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This Article addresses the extent to which officials and citizens should rely directly on their religious convictions to reach political judgments and make political arguments. Reviewing opposing "exclusive" and "inclusive" positions, this Article suggests that officials generally should not articulate arguments in religious terms. Many officials should have a greater freedom to rely on religious bases of judgments, and private citizens should not regard themselves as constrained in the manner of officials. This approach, defended initially from the perspective of detached political philosophy, fits comfortably with a variety of overarching religious views. The constraints it suggests should be regarded as a matter of principle, not merely counsels of prudence. Finally, this Article defends, with qualifications, the idea that members of the clergy who intend to remain active in that role should not run for important political offices.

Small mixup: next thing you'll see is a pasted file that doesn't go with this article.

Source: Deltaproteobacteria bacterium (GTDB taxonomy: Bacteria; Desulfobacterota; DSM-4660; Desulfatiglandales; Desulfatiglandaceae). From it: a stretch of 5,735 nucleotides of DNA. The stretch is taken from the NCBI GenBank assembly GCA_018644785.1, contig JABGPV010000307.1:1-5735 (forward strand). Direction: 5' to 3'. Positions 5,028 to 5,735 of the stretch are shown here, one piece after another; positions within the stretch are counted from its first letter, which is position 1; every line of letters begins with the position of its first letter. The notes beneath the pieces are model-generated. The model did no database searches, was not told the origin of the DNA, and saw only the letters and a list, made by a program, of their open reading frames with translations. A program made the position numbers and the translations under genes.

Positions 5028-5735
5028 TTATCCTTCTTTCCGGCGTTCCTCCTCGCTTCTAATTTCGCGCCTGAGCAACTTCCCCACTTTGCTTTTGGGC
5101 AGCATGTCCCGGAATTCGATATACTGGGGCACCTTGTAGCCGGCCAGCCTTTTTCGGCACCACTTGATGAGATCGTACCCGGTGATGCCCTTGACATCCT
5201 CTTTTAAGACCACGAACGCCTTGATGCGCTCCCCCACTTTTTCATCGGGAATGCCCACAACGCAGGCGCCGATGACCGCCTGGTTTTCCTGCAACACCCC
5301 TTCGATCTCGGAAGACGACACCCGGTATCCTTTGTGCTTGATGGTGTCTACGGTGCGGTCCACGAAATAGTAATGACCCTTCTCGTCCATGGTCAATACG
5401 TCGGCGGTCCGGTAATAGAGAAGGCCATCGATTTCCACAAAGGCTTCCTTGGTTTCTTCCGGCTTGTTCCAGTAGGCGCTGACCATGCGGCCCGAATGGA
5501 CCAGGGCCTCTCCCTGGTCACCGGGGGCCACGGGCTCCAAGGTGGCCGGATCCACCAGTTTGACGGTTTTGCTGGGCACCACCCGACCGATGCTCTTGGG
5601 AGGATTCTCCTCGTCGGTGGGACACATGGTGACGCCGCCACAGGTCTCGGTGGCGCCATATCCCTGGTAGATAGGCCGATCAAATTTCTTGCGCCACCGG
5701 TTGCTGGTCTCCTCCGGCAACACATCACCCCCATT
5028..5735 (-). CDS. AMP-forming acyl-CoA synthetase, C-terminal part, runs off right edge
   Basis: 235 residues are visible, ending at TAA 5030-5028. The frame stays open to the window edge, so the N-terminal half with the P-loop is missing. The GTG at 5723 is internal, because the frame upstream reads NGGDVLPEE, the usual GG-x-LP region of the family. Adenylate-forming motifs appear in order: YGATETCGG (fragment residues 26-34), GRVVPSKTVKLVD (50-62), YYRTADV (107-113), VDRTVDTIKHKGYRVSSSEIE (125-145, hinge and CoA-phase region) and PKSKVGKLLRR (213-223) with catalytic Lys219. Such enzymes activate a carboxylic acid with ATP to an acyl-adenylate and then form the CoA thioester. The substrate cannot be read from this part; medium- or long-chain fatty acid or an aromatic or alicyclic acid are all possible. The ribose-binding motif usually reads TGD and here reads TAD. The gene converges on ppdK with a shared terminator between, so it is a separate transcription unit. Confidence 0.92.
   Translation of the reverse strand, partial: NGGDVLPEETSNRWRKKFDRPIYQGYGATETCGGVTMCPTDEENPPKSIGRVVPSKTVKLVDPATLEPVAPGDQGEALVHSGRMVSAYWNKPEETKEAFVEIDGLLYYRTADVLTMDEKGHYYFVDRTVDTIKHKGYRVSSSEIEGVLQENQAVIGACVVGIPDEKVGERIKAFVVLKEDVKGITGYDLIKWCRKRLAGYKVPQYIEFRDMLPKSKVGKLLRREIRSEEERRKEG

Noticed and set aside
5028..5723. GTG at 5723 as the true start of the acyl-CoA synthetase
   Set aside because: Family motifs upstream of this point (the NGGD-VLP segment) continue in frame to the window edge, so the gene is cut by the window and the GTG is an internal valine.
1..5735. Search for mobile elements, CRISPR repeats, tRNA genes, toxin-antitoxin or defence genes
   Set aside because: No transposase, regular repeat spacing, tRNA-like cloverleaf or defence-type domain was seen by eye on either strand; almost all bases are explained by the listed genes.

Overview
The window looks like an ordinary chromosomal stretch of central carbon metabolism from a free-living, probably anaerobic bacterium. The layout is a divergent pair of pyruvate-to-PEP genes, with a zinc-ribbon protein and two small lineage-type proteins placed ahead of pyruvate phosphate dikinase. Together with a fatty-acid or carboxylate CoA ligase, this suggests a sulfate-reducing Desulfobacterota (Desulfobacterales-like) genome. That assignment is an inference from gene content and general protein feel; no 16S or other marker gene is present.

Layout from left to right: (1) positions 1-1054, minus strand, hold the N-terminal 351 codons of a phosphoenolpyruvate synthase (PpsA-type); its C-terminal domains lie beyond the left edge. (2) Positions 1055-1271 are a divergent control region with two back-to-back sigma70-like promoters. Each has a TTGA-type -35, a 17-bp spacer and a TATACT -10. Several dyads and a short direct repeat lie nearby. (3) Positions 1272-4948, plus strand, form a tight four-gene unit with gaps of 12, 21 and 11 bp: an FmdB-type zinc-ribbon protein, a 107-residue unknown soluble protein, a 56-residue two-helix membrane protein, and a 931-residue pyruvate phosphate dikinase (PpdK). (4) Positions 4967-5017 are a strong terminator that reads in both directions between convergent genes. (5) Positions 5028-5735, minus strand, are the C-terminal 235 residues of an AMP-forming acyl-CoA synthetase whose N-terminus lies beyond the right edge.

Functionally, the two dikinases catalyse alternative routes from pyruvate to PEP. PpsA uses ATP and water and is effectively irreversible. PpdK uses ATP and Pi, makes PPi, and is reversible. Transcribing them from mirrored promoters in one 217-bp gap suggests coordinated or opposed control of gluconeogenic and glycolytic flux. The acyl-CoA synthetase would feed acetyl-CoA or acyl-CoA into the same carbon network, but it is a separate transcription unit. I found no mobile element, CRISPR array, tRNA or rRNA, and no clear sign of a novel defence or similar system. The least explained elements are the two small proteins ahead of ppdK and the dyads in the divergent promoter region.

American Politics | Law | Religion Law